Theories of Covalent Bonding

Overview

Description

Good theories, or models, of covalent bonding account for the energy states of different bonds, the energy states of electrons in a molecule, the bond angles between atoms, and the overall shape of the molecule itself. No theory is perfect, but the best theories can explain experimental observations and predict properties and behaviors of molecules. Three commonly used bonding models are the valence bond theory, the valence shell electron pair repulsion (VSEPR) theory, and the molecular orbital theory. The valence bond theory and VSEPR theory are relatively simple to use and can be used to predict molecular shape. The molecular orbital theory is more complicated but can explain physical properties that the first two theories cannot, such as paramagnetism shown by some molecules.

At A Glance

  • Valence bond theory is a model of covalent bonds in which atomic orbitals overlap. The bond formed when two orbitals overlap end to end is called a sigma bond (σ\sigma bond). The bond formed when two orbitals overlap side by side on the same plane is a pi bond (π\pi bond).
  • VSEPR theory predicts molecular shapes based on repulsive forces between electron pairs. According to VSEPR theory, electron pairs around a central atom maximize the distance between them.
  • VSEPR theory and Lewis structures can be used to predict shapes of molecules. The bonding pairs and lone pairs of a molecule determine the overall shape.
  • VSEPR theory can also predict shapes due to polar covalent bonds. A dipole moment is a vector that describes the charge magnitude and direction on a polar covalent bond. When dipole moments of a molecule cancel each other, the molecule is nonpolar. If there is a net dipole moment, the molecule is polar.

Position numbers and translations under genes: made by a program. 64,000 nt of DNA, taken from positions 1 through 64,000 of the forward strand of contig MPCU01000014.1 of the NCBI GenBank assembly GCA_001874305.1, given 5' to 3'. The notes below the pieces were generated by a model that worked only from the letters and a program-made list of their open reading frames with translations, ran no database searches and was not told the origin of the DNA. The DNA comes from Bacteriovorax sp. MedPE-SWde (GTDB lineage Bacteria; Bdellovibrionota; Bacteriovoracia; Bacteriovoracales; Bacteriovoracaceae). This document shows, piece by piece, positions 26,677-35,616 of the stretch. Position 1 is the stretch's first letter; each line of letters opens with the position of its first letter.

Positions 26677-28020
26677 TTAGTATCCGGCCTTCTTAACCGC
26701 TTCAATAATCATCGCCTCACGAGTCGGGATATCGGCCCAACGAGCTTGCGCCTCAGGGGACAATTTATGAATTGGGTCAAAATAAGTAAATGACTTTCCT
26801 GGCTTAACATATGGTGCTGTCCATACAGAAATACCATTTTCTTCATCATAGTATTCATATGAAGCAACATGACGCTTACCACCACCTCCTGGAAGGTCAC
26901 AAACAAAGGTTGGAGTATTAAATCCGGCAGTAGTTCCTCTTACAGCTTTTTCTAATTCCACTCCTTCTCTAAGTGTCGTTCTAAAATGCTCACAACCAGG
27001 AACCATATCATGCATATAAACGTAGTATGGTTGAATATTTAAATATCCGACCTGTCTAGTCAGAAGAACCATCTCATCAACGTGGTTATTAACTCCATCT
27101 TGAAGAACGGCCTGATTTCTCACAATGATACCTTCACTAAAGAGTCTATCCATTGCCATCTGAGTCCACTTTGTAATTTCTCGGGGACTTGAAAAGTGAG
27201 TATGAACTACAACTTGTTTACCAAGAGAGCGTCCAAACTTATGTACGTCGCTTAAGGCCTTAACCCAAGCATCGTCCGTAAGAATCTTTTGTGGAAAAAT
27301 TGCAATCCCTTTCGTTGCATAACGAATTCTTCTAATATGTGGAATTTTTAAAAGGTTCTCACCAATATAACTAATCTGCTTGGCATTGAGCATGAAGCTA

• Atomic orbitals combine to form hybrid atomic orbitals in a covalent bond. In an sp3 hybrid orbital, one s and three p orbitals combine.
  • Covalent bonds require a half-filled hybrid orbital from each atom. In an sp hybrid orbital, one s and one p orbital combine. In an sp2 hybrid orbital, one s and two p orbitals combine. In an sp3d hybrid orbital, one s, three p, and one d orbital combine. In an sp3d2 hybrid orbital, one s, three p, and two d orbitals combine.
  • VSEPR theory and hybrid orbitals can explain the structure of multiple bonds. Double bonds are formed from one pi (π\pi) bond and one sigma (σ\sigma) bond together. A triple bond is formed by one σ\sigma bond and two π\pi bonds. A multiple bond adds rigidity to the bond.
  • Molecular orbitals form from bonding pairs of electrons and exist around the entire molecule instead of just one atom.
  • Bond order is a counting method that gives an idea about numbers of electrons shared between atoms. A species with a higher bond order is more stable.
  • Molecular bond theory can explain the properties of homonuclear diatomic molecules, such as the number of unpaired electrons and paramagnetic properties originating from the unpaired electrons.